1. Kaylene

    Kaylene New Member

    Recently I had my first trip to the West Coast of America and was shocked by all the contrails in the sky. Here in Western Australian we are lucky to see one every now and then. I understand that there are a lot more planes in the US but after reading up to find out what they actually were my question is, do we have a drier atmosphere than America? I'm not scientifically inclined, just a curious person in general and was hoping someone could answer me in laments terms
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  2. Spectrar Ghost

    Spectrar Ghost Senior Member


    Looks like it's primarily matter of relative traffic.

    Western Australia is under the subtropical High formed by the convergence of the southern Hadley and Ferrel cells -
    - (thus the great western desert), which results in relatively dry air at altitude as well, but I'd imagine air traffic is the primary driver of the difference.
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  3. Trailspotter

    Trailspotter Senior Member

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  4. Trailblazer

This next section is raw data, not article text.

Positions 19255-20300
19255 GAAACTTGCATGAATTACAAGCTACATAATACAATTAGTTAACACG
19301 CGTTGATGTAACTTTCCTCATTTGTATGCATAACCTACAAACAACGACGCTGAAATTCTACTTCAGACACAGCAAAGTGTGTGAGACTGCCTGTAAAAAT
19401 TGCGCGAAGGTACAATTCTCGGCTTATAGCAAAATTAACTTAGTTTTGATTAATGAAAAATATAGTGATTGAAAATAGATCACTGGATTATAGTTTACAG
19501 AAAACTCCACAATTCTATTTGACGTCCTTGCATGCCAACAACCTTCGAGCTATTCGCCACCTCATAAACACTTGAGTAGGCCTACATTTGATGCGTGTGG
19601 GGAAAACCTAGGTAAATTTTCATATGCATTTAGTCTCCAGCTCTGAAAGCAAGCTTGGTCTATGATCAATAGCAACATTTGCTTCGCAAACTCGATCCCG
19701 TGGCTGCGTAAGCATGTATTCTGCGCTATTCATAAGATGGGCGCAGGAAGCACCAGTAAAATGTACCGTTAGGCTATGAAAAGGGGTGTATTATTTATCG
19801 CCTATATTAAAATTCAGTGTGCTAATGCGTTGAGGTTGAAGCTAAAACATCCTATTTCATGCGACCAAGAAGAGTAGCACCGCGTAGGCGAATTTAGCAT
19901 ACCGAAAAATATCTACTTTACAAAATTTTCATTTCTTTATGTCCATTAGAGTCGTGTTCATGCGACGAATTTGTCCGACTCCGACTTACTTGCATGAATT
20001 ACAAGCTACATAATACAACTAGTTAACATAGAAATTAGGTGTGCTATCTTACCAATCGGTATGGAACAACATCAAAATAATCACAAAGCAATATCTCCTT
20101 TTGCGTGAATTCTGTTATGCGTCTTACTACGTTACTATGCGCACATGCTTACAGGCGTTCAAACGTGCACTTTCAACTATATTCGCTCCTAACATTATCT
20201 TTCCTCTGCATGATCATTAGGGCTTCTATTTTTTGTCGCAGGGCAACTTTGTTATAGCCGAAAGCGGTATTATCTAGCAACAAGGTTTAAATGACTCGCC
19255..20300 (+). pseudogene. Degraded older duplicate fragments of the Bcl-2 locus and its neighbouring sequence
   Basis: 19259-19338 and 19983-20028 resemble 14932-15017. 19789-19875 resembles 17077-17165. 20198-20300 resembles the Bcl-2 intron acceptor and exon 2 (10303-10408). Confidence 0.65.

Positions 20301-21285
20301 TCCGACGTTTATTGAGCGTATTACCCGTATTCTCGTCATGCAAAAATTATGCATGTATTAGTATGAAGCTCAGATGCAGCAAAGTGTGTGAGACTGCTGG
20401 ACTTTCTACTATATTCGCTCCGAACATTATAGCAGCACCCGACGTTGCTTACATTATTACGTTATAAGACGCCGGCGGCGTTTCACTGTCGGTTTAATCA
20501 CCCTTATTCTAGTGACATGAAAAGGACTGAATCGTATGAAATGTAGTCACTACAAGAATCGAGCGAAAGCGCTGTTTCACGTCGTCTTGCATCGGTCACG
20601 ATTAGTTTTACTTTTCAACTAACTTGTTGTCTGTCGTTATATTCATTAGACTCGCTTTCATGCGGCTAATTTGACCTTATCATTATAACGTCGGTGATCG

Trailblazer Moderator Staff Member

    And even what little air traffic there is in Western Australia is mostly traffic to and from Perth. So in and around Perth you won't see contrails overhead from that traffic, because it won't be high enough to be leaving contrails. (Sometimes you can see them out over the ocean where they are high enough, maybe 60 or 70 miles away from the airport either inbound or outbound.)

    Very few flights will be passing over the population centres of Western Australia at cruising altitude.
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  5. Mick West

    Mick West Administrator Staff Member

    Yes, this is the key point. In the places where people live in Australia (and even more so in New Zealand) the vast majority of flights nearby are taking off or landing at a local airport. This is very different to the US where all large population centers (and most of the rest of the country) is overflown by flights going between distance cities, and hence at contrail altitude.

    This thread has several visualizations of this.

    Here are the tracks of planes, only when they area above 30,000 feet:

    And the same for australia:

    In both cases you can see the tracks ending as they go in/out of a city (most noticeable on the West Coast of the US). But around Perth (bottom left of Australia) theres almost no overflights.

    And here's a close-up of NZ

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